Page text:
2015 Mitchell Lecture on Sustainability

Thursday, October 15, 2015 at 1pm
Hauck Auditorium, University of Maine

When Science Meets Politics: Symphony or Slugfest?

Keynote Speaker
Roger Pielke Jr.

Center for Science and Technology Policy Research
University of Colorado

Click here to view this lecture online

There are a range of controversies in the news these days where the role of expertise in decision making has proved challenging, from Deflategate in NFL football to the relationship of academics and industry in public debates over GMOs. Perhaps foremost among these, nations will gather in Paris in December to continue international negotiations on climate change, a generational challenge where progress has proven difficult.

In this lecture, Pielke will take a critical look at the contested terrain where science and politics meet. He has long studied this terrain and occasionally found himself embroiled in it. Pielke will argue that science and expertise are essential to good decision making. In particular, he will argue that better decision making requires more honest brokers in political debates and less partisanship played out through science. There are strong incentives against such honest brokering – for politicians and experts alike. However, better decision making requires that we better connect science and politics. Pielke will offer a hopeful message about how this might be done.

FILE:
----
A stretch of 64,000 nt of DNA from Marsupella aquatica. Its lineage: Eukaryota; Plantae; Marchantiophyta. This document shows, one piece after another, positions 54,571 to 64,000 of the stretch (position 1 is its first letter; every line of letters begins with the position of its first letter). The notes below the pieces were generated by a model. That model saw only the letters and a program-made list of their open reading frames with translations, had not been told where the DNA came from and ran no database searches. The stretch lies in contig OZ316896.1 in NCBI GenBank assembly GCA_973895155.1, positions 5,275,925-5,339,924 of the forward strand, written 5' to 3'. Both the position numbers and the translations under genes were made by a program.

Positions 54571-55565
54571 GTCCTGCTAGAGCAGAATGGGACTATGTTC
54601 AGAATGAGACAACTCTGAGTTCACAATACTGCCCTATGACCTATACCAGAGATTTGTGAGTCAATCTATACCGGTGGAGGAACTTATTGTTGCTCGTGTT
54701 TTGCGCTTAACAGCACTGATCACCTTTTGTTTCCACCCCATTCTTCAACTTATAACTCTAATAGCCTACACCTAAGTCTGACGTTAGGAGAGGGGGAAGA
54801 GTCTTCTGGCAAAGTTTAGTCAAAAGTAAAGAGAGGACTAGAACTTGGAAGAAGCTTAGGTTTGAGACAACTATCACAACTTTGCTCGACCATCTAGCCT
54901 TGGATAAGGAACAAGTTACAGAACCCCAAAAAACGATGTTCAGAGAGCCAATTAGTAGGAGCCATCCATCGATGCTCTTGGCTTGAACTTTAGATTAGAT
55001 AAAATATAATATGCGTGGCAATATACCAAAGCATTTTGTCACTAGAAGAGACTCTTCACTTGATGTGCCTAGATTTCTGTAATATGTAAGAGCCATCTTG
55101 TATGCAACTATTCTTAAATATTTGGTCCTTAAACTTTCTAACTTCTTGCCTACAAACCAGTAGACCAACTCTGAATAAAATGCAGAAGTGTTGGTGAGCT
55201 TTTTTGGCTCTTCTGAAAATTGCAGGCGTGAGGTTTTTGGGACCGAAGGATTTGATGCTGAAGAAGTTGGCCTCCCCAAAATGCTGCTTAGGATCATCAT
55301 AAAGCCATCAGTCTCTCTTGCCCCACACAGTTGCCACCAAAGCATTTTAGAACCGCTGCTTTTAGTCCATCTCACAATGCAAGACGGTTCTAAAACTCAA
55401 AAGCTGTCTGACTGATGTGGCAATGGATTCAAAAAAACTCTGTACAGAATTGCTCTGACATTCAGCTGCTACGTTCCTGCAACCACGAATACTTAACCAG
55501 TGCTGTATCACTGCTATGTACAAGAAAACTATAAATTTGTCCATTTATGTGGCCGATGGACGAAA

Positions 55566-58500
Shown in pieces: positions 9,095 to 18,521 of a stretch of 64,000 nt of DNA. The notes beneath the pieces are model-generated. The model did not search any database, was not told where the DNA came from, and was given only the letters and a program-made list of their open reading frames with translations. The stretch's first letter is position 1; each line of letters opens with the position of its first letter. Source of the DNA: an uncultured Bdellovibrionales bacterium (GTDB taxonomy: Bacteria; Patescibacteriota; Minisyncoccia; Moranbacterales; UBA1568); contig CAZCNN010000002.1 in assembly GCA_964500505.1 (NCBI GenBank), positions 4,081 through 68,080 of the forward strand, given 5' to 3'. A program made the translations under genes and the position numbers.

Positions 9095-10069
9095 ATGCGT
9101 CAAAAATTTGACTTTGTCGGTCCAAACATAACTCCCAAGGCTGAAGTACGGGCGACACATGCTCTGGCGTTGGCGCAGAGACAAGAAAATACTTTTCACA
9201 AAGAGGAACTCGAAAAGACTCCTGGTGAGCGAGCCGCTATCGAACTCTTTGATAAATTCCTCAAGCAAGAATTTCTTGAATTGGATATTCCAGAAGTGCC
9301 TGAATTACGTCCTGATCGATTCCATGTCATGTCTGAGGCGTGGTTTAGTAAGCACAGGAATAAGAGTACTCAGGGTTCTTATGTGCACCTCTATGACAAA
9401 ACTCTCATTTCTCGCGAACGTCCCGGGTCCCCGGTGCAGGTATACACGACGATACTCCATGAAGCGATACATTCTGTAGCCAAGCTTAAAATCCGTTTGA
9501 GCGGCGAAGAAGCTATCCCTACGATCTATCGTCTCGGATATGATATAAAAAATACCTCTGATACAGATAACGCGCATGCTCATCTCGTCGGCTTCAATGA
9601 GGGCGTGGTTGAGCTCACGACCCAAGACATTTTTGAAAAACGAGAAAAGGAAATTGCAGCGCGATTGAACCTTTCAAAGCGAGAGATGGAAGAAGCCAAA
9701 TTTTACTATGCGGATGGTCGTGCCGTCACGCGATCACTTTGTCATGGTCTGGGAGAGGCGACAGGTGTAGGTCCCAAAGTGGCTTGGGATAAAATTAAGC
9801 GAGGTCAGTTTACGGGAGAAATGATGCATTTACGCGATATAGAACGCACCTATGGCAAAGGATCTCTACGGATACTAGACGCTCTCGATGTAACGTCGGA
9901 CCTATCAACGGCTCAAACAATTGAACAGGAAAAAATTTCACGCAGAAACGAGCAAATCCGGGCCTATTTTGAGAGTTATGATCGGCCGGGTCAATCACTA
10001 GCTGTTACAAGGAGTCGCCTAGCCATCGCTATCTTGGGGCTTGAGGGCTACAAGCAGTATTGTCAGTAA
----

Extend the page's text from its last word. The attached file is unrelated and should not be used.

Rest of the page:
PielkeDr. Roger Pielke Jr. is Director of the Center for Science and Technology Policy Research, University of Colorado. His research focuses on science, innovation and politics. In 2012, he was awarded an honorary doctorate from Linköping University in Sweden and was also awarded the Public Service Award of the Geological Society of America. He is author, co-author or co-editor of seven books, including “The Honest Broker: Making Sense of Science in Policy and Politics” and “The Climate Fix: What Scientists and Politicians Won’t Tell you About Global Warming”.

The 2015 Senator George J. Mitchell Lecture on Sustainability is supported in part by:

  • Mitchell Center for Sustainability Solutions
  • Department of Anthropology
  • Department of Communication & Journalism
  • Ecology & Environmental Sciences Program
  • School of Economics
  • Honors College
  • Cultural Affairs/Distinguished Lecture Series Fund